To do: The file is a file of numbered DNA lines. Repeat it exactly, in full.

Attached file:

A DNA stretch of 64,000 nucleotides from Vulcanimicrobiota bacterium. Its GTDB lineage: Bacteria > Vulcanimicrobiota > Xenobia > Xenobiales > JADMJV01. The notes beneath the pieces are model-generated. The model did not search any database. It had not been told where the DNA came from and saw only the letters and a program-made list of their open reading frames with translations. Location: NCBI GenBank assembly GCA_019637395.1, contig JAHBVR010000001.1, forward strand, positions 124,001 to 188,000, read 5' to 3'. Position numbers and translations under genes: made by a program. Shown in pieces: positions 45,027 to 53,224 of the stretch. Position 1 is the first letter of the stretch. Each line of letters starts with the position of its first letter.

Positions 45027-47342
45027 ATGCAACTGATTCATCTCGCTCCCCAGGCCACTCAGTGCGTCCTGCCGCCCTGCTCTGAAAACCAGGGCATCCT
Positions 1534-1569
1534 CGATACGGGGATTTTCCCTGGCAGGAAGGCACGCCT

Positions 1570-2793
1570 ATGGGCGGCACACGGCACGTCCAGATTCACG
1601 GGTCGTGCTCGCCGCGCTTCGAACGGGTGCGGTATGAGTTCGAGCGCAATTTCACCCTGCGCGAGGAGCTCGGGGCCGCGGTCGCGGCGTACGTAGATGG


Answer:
A DNA stretch of 64,000 nucleotides from Vulcanimicrobiota bacterium. Its GTDB lineage: Bacteria > Vulcanimicrobiota > Xenobia > Xenobiales > JADMJV01. The notes beneath the pieces are model-generated. The model did not search any database. It had not been told where the DNA came from and saw only the letters and a program-made list of their open reading frames with translations. Location: NCBI GenBank assembly GCA_019637395.1, contig JAHBVR010000001.1, forward strand, positions 124,001 to 188,000, read 5' to 3'. Position numbers and translations under genes: made by a program. Shown in pieces: positions 45,027 to 53,224 of the stretch. Position 1 is the first letter of the stretch. Each line of letters starts with the position of its first letter.

Positions 45027-47342
45027 ATGCAACTGATTCATCTCGCTCCCCAGGCCACTCAGTGCGTCCTGCCGCCCTGCTCTGAAAACCAGGGCATCCT
Positions 1534-1569
1534 CGATACGGGGATTTTCCCTGGCAGGAAGGCACGCCT

Positions 1570-2793
1570 ATGGGCGGCACACGGCACGTCCAGATTCACG
1601 GGTCGTGCTCGCCGCGCTTCGAACGGGTGCGGTATGAGTTCGAGCGCAATTTCACCCTGCGCGAGGAGCTCGGGGCCGCGGTCGCGGCGTACGTAGATGG